Some of the key considerations for aviation spectrum use at the avionics manufacturing level are also becoming complicated as suppliers try to bring emerging spectrum-dependent technologies onboard airliners. In April 2019, the German Aerospace Center (DLR) tested the world’s first prototype LDACS system, using a Dassault Falcon jet modified with an LDACS transceiver. LDACS is enabled by the use of an L-band receiver that uses L-band spectrum to provide faster digital data transmissions exchanged between aircraft and ground stations than what the band has provided upon first being introduced as a cockpit safety services medium.

It is another communications medium that could offload voice communications between pilots and controllers in Europe, the U.S., and other regions. The challenge comes when developing new LDACS receivers for commercial use across a range of different aircraft types while ensuring the signals processed by that receiver do not impact other aviation L-band or 960-1215 MHz signals.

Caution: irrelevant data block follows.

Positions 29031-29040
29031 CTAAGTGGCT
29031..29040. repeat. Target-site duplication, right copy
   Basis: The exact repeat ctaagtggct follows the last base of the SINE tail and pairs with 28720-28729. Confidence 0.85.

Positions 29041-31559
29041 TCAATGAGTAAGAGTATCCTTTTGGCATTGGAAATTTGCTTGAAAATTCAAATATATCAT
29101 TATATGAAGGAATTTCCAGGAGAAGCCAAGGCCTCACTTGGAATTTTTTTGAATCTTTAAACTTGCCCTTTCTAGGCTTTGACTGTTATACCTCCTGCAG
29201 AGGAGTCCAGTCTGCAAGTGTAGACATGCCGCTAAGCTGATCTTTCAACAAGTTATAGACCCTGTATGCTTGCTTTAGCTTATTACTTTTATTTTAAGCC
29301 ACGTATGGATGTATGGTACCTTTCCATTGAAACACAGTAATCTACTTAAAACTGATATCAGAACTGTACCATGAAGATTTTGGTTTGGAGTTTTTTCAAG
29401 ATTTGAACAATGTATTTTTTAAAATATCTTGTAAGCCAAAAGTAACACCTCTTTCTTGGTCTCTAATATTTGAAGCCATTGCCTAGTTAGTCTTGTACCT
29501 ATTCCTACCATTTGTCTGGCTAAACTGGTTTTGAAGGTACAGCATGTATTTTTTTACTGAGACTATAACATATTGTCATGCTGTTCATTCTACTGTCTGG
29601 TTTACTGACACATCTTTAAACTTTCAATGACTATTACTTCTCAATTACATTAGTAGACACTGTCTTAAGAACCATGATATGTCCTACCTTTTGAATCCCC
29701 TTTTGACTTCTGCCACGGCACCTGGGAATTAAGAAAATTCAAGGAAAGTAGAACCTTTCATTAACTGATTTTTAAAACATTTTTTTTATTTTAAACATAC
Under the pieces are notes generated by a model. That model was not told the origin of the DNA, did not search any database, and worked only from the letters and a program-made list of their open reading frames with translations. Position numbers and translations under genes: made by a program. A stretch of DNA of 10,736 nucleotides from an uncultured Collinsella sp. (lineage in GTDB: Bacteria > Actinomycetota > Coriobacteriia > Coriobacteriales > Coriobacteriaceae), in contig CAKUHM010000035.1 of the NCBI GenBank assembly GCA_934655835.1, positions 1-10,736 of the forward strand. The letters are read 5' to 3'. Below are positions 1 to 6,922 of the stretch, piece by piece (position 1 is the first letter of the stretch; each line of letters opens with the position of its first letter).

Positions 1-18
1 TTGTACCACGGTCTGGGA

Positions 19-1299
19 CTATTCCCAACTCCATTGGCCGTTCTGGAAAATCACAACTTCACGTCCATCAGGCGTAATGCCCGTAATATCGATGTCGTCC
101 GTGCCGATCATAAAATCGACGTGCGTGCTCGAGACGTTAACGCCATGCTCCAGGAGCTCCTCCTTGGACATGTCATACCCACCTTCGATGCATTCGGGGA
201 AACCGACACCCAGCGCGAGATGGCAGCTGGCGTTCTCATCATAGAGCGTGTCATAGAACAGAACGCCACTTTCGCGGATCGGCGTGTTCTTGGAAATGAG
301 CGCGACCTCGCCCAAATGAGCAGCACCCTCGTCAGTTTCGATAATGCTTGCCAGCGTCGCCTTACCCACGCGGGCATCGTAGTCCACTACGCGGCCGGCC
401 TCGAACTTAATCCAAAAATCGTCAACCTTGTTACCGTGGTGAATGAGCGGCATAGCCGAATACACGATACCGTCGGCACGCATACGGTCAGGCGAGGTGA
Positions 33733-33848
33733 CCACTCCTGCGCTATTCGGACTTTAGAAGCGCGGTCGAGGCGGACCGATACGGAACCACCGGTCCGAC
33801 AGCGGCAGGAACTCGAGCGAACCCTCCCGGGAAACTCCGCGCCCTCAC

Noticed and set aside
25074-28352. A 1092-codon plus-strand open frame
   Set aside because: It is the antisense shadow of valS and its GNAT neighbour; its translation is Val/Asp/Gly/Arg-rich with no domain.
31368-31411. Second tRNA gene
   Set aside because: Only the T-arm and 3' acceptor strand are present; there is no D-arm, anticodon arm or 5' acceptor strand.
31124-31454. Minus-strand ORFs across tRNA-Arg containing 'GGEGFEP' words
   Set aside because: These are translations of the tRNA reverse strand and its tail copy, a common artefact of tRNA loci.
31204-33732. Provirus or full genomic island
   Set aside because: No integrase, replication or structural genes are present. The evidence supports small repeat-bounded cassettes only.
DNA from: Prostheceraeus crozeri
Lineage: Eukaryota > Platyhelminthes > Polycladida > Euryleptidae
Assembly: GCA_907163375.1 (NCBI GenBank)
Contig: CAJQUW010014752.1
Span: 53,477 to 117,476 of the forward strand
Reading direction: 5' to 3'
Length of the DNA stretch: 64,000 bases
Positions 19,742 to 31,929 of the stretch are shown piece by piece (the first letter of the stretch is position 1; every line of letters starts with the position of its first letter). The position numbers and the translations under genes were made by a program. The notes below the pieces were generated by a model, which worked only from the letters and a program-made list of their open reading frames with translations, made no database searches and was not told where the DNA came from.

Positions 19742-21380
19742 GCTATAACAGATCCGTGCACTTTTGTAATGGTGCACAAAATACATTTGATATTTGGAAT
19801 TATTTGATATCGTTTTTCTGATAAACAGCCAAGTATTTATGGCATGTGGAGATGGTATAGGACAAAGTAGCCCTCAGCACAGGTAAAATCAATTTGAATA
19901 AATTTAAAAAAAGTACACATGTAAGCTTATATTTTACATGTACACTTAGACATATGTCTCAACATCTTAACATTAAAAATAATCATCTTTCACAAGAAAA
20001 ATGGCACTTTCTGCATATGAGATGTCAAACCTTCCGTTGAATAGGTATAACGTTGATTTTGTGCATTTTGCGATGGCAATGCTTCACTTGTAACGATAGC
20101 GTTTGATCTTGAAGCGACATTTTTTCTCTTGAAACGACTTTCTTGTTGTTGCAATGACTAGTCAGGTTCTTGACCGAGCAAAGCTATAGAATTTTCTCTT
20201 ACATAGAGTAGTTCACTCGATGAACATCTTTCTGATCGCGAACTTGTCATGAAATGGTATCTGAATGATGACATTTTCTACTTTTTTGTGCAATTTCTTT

The 960-1215 MHz range is also used for; Automatic Dependent Surveillance-Broadcast (ADS-B)’ Tactical Air Navigation (TACAN); Secondary Surveillance Radar (SSR) and military Identification Friend or Foe (IFF) transmissions. This requires not only the considerations for potential signal interference, but also the need to establish what the standard criteria for that potential interference actually is and how suppliers can mitigate or eliminate it.

“In the 960-12815 MHz band, I keep coming back to that frequency slice because pretty much every system in that band today is a pulse system,” said Dr. Sai Kalyanaraman, a technical fellow at Collins Aerospace, where he oversees GNSS receiver design and development.